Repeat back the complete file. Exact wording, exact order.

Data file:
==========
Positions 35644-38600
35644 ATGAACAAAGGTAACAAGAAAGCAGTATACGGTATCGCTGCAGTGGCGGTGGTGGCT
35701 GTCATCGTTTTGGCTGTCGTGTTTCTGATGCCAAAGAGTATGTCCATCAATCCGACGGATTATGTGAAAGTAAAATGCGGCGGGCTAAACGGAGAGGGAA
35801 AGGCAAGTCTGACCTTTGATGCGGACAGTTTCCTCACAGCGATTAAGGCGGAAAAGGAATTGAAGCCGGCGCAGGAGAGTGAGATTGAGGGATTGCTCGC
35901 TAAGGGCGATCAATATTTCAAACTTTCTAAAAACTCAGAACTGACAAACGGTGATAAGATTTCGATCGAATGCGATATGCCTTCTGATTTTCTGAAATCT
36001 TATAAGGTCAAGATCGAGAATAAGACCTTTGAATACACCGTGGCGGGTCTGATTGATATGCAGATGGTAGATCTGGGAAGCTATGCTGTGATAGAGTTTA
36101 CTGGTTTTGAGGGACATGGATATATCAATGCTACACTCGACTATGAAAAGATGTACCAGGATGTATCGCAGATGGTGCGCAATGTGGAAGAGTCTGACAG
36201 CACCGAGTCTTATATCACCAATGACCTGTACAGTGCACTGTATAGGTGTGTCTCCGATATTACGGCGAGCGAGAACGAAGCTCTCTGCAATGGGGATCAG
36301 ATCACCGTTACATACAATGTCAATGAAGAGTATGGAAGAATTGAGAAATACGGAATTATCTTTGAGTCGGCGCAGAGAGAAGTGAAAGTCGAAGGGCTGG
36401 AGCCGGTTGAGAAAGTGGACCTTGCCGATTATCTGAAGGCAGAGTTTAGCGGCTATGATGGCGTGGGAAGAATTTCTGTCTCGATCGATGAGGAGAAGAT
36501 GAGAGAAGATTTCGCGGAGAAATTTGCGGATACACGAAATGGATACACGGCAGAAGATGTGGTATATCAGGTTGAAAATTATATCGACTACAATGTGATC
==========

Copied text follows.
Positions 35644-38600
35644 ATGAACAAAGGTAACAAGAAAGCAGTATACGGTATCGCTGCAGTGGCGGTGGTGGCT
35701 GTCATCGTTTTGGCTGTCGTGTTTCTGATGCCAAAGAGTATGTCCATCAATCCGACGGATTATGTGAAAGTAAAATGCGGCGGGCTAAACGGAGAGGGAA
35801 AGGCAAGTCTGACCTTTGATGCGGACAGTTTCCTCACAGCGATTAAGGCGGAAAAGGAATTGAAGCCGGCGCAGGAGAGTGAGATTGAGGGATTGCTCGC
35901 TAAGGGCGATCAATATTTCAAACTTTCTAAAAACTCAGAACTGACAAACGGTGATAAGATTTCGATCGAATGCGATATGCCTTCTGATTTTCTGAAATCT
36001 TATAAGGTCAAGATCGAGAATAAGACCTTTGAATACACCGTGGCGGGTCTGATTGATATGCAGATGGTAGATCTGGGAAGCTATGCTGTGATAGAGTTTA
36101 CTGGTTTTGAGGGACATGGATATATCAATGCTACACTCGACTATGAAAAGATGTACCAGGATGTATCGCAGATGGTGCGCAATGTGGAAGAGTCTGACAG
36201 CACCGAGTCTTATATCACCAATGACCTGTACAGTGCACTGTATAGGTGTGTCTCCGATATTACGGCGAGCGAGAACGAAGCTCTCTGCAATGGGGATCAG
36301 ATCACCGTTACATACAATGTCAATGAAGAGTATGGAAGAATTGAGAAATACGGAATTATCTTTGAGTCGGCGCAGAGAGAAGTGAAAGTCGAAGGGCTGG
36401 AGCCGGTTGAGAAAGTGGACCTTGCCGATTATCTGAAGGCAGAGTTTAGCGGCTATGATGGCGTGGGAAGAATTTCTGTCTCGATCGATGAGGAGAAGAT
36501 GAGAGAAGATTTCGCGGAGAAATTTGCGGATACACGAAATGGATACACGGCAGAAGATGTGGTATATCAGGTTGAAAATTATATCGACTACAATGTGATC